• 12. IFC Advisory Services Agri-FinanceSupply chain finance differs from traditional agriculture lendingArea Traditional Lending Supply Chain FinanceLending Asset Based Cash flow based; contractsKYC Relationship Banking Supply ChainCredit Risk Traditional Assessment, needs Improved systems for risk assessment; sufficient client information info through supply chainRisk Mitigation Careful client selection; Portfolio diversification; insurance / hedging Risk sharing, insurance / hedgingClient Type Larger commercial farmers Smaller commercial farmers Associations of farmersCapacity Building Clients are knowledgeable Additional knowledge on technical and financial topics needed 12
  • 13. IFC Advisory Services Agri-FinanceAgriculture supply chain finance integrates multiple actors Supply Chain Financing includes multiple options BUYER for financing and / CORPORATE contractual relationships Loan Repayment Delivery of goods Risk sharing THIRD PARTY (DONOR) INPUT FINANCIAL SUPPLIER INSTITUTION Inputs provided to Pre-finance harvest Disbursement to supplier farmer, based on (=> loan to farmer) loan from FI (+TA) Financial Intermediation FARMER Technical assistance can be delivered Technical Assistance by the FI, the buyer or supplier 13
  • 14. Philippine Agri-A2F Project Farmers• Increase capacity to meet • Improve supply chain Agri-Agra commitments • Increase income by linkages• Increase Agriculture improving productivity, • Increase private sector (Farmers) Loan Portfolio quality, access to markets investments (banks meet and business skills Agri-Agra Law) • Increase credit- worthiness of farmers Banks Sector 14
  • 15. Component 1: Bank & Sector Activities • Mapping, market assessment and FI/Sector LevelBank Level • Bank diagnostic to determine and assess current portfolio, products, value chain studies to identify and processes and procedures, skills assess- requirements and crop, client, and • Potential crops, market size, key strategic objectives. players, risks & opportunities • Current lenders and products, formal • Provide identified staff training, and informal whether financial or agriculture • Potential borrowers • Support development of risk • Potential market share, profitability mitigating processes and structures, etc eg crop insurance, risk share • Identification of other bank product facilities market opportunities • Support development of enhanced • Establish audit trails for farmer loans internal processes and procedures through conduits financed by banks • New agri-finance product (Agra) development • Additional IFC interventions eg index • Pilot of new product and monitoring insurance 15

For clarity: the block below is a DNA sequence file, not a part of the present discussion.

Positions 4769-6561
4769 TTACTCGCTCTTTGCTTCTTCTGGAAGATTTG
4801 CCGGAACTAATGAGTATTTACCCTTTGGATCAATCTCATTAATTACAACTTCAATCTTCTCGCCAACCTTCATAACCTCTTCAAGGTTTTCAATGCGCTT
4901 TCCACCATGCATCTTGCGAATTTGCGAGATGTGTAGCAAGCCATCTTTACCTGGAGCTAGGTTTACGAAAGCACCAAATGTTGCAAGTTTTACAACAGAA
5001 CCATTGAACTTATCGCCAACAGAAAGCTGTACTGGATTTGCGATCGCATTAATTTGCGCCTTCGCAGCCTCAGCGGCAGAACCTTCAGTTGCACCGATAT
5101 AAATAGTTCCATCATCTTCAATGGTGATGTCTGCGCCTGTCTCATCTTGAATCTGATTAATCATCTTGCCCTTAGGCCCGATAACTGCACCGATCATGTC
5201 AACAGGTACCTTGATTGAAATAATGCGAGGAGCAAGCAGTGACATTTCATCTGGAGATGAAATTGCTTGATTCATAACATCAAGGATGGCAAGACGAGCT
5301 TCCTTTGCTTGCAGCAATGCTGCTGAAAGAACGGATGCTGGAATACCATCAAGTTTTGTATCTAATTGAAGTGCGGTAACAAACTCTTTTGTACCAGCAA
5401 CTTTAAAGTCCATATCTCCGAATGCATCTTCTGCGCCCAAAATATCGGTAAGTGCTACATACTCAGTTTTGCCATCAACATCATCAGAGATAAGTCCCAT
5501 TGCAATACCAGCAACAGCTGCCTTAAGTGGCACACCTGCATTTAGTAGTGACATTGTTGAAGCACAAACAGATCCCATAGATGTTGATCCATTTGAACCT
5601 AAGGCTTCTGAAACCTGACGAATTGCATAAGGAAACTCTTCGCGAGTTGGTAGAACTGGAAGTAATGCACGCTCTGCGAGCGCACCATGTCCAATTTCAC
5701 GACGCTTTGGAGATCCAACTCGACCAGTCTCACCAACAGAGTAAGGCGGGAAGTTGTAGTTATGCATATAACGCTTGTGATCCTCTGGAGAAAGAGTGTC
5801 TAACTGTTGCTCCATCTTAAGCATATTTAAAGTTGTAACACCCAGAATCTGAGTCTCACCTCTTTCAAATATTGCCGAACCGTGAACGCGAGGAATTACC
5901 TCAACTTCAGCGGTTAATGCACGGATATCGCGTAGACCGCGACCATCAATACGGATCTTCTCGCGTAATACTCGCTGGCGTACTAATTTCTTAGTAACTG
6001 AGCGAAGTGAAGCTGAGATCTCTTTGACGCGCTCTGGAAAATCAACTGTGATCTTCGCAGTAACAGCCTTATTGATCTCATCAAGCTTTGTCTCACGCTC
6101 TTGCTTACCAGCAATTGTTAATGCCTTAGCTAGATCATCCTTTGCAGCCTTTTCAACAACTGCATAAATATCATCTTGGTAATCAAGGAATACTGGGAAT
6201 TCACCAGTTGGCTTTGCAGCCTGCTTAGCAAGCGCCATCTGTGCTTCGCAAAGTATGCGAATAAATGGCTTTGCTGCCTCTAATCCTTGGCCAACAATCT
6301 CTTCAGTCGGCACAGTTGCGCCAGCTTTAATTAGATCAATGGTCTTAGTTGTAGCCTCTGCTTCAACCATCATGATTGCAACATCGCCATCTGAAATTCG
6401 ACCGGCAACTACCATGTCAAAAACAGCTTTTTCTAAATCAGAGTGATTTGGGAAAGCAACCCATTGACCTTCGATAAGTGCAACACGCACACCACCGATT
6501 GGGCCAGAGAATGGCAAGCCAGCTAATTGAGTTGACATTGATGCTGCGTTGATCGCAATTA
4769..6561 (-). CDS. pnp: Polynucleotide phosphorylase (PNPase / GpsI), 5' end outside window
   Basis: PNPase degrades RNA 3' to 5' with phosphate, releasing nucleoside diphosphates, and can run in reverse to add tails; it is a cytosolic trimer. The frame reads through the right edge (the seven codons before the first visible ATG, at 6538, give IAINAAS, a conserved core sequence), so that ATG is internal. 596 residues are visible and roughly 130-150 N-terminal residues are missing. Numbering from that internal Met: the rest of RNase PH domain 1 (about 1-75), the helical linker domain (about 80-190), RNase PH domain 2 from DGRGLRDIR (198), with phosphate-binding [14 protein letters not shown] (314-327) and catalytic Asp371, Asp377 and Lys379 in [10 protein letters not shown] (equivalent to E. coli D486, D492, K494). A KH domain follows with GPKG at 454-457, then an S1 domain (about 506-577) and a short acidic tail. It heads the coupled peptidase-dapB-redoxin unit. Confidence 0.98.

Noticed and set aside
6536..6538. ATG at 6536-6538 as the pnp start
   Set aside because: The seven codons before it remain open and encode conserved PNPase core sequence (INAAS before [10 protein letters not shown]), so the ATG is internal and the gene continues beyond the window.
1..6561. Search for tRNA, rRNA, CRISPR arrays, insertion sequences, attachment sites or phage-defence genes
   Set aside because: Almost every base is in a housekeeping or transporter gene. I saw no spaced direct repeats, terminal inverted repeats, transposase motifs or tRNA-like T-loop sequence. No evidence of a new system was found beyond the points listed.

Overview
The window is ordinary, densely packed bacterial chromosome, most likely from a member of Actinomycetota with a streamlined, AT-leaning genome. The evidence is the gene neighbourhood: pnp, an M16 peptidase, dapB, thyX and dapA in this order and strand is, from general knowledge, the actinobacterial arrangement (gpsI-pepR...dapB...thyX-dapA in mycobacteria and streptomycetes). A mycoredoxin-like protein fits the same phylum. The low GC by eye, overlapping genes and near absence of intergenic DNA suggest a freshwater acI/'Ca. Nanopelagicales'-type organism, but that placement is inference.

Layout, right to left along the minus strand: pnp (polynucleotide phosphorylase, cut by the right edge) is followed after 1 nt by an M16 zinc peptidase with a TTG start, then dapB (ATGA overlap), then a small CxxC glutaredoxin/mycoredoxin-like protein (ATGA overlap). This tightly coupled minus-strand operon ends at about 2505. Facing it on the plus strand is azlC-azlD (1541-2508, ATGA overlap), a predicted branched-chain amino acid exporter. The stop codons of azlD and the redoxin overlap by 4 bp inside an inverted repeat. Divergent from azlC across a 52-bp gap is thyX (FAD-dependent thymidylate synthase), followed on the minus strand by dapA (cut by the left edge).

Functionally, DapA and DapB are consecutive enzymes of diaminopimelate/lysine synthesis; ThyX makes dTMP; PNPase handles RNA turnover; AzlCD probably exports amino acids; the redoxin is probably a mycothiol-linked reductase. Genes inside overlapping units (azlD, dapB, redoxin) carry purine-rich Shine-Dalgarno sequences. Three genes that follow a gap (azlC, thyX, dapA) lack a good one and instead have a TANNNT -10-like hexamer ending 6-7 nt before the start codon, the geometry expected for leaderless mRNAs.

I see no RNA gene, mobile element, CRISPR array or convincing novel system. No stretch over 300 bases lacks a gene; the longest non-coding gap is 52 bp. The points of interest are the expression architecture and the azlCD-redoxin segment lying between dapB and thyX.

• 16. Component 2: Farmer Clustering • Organizational developmentAgrilinkages • Supply chain management Link to Demonstration farmsActivities Lead • Practical learning Firms Bank Extension Financing Services Technical TrainingBusiness Training Smallholder • Good agronomic practices • Operational management Farmers • Sustainable practices • Financial management Adopt Sustainable Access Increase Increase Agriculture Finance and productivity Income Practices Inputs 16
  • 17. Expected ImpactsBanks • Build a sound agribusiness portfolio • Farm is managed as a sustainable Agri-supply chains based on ‘credit worthy’ farmers and ‘business’ agribusiness firms. • Farmers develop a ‘credit culture’ • Expansion of product portfolio and are more credit worthy and • High class crop value chains and ‘bankable clients identified • Increase in farm productivity, net income • Improved loan performance • Increase in capital base • Improved farm practices, sustainable use of farm land • Internal processes and procedures • Improved effectiveness of training reflect the needs of agribusiness lending activities / extension services • Improved farm margins through price • Enhanced skill set of bank personnel premiums and cost savings • Improved control of financial performance • Improved access to markets through certified products • Improved farmer loyalty • More stable value chain 17